To spur action towards hepatitis elimination in Nigeria, hepatitis patient groups and civil society networks organized the first ever Nigeria Hepatitis Summit in December 2018. The groups were led by Danjuma Adda, Executive Director of Chargo Care Trust. The goals of the summit were to:

1. Improve health seeking behavior among Nigerians through disease awareness and, as more people become aware of the disease, help them discover their status and encourage them to seek treatment as appropriate;

2. Increase local and domestic health financing, increase domestic, local responses, and allocate needed funds towards the elimination of the disease as more state governments establish state actions plans;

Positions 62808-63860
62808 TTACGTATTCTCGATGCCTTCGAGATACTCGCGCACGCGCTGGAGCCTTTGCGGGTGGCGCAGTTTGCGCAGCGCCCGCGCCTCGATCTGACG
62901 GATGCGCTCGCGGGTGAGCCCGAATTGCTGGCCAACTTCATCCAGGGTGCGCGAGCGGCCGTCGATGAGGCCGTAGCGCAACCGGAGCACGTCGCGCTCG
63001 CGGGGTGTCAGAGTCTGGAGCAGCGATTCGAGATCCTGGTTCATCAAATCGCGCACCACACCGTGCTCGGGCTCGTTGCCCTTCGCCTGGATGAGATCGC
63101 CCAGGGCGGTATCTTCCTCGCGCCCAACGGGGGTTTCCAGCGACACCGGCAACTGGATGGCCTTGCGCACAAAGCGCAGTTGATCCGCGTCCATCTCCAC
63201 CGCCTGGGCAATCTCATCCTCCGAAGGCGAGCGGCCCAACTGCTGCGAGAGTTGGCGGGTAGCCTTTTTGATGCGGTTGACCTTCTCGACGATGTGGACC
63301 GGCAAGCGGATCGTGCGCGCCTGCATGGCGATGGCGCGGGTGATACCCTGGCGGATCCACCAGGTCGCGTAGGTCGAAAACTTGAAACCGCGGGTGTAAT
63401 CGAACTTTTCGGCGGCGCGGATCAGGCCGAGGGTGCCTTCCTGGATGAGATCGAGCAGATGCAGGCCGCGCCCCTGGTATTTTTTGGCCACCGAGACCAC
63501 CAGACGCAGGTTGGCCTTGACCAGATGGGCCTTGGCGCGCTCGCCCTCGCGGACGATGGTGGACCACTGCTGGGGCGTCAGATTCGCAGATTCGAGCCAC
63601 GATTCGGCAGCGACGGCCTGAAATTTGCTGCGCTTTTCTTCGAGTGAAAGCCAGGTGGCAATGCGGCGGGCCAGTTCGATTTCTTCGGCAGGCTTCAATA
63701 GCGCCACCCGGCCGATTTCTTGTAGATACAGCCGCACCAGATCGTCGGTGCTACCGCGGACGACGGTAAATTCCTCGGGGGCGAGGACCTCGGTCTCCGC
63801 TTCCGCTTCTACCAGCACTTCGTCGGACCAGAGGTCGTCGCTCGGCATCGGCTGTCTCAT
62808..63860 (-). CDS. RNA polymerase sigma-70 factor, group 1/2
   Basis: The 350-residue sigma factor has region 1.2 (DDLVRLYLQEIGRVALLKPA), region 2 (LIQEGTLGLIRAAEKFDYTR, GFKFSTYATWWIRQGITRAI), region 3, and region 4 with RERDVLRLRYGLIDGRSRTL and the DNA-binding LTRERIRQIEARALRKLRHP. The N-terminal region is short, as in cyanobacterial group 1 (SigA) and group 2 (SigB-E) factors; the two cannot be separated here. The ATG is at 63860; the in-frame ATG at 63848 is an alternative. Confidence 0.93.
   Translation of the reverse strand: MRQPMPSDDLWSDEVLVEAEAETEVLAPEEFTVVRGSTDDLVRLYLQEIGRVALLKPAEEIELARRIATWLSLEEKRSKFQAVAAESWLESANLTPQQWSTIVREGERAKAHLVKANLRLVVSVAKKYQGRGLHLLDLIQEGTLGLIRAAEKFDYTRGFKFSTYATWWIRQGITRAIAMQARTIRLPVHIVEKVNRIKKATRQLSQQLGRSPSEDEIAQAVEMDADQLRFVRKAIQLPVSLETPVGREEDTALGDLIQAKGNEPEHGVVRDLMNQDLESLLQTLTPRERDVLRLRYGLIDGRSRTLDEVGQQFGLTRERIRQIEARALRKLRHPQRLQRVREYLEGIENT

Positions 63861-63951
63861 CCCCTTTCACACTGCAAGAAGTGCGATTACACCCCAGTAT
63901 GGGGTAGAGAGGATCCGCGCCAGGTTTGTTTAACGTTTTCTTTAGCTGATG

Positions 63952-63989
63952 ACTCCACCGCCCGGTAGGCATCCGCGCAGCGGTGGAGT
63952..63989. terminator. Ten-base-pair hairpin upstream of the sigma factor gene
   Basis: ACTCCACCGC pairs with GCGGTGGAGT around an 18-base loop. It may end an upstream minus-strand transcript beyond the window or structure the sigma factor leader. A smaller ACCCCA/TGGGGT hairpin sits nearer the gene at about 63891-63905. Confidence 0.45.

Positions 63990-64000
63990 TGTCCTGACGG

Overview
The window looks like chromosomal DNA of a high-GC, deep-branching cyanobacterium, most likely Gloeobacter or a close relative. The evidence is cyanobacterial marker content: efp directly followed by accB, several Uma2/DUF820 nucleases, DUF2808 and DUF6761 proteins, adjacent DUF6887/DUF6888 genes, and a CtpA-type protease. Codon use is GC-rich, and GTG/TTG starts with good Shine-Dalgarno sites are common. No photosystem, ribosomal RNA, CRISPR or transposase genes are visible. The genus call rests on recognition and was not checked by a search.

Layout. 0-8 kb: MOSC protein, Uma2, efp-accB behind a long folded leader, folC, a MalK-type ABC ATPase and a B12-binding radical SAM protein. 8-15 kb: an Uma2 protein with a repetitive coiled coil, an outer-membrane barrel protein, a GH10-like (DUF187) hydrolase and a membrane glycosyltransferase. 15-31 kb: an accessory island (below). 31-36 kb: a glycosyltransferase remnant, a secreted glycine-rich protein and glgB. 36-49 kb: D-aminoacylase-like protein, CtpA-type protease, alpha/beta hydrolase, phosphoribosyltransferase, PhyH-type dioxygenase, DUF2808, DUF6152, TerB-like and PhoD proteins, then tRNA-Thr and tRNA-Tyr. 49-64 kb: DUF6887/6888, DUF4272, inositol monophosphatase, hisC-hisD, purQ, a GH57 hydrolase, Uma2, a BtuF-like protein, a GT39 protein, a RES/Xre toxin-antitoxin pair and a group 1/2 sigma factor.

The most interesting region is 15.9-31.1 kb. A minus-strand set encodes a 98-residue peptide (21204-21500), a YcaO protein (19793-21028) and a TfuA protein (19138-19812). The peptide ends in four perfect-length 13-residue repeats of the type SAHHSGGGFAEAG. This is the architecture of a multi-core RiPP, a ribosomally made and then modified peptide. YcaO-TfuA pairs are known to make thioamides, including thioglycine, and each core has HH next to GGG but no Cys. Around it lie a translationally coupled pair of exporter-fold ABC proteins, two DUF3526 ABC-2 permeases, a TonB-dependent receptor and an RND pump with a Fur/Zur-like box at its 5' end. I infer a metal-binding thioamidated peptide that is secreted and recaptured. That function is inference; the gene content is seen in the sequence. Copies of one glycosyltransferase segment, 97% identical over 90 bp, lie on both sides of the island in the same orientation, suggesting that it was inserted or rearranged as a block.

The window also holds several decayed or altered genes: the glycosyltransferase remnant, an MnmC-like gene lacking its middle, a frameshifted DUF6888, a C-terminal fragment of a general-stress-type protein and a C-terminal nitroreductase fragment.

3. Increase engagement and involvement of the private sector in accelerating the elimination goal of viral hepatitis in Nigeria and;

4. Increase the capacity of health care professionals and improve health care systems to deliver quality viral hepatitis cascade of care in line with WHO and national guidelines.

The summit was held on December 3-4 in Abuja, Federal Capital Territory. Over 200 participants from diverse sectors attended including the:

* WHO’s Nigerian office

* State Directors of Public Health across Ministries of Health

* State HIV/AIDS Program Managers-Hepatitis is domiciled in the State HIV/AIDS programs at both national and state levels.

* Civil society and NGOs from 26 states in Nigeria

* Academia including the Society of Gastroenterologist and Hepatologist in Nigeria (SOGHIN)

* Private sector representatives

* Professional Medical associations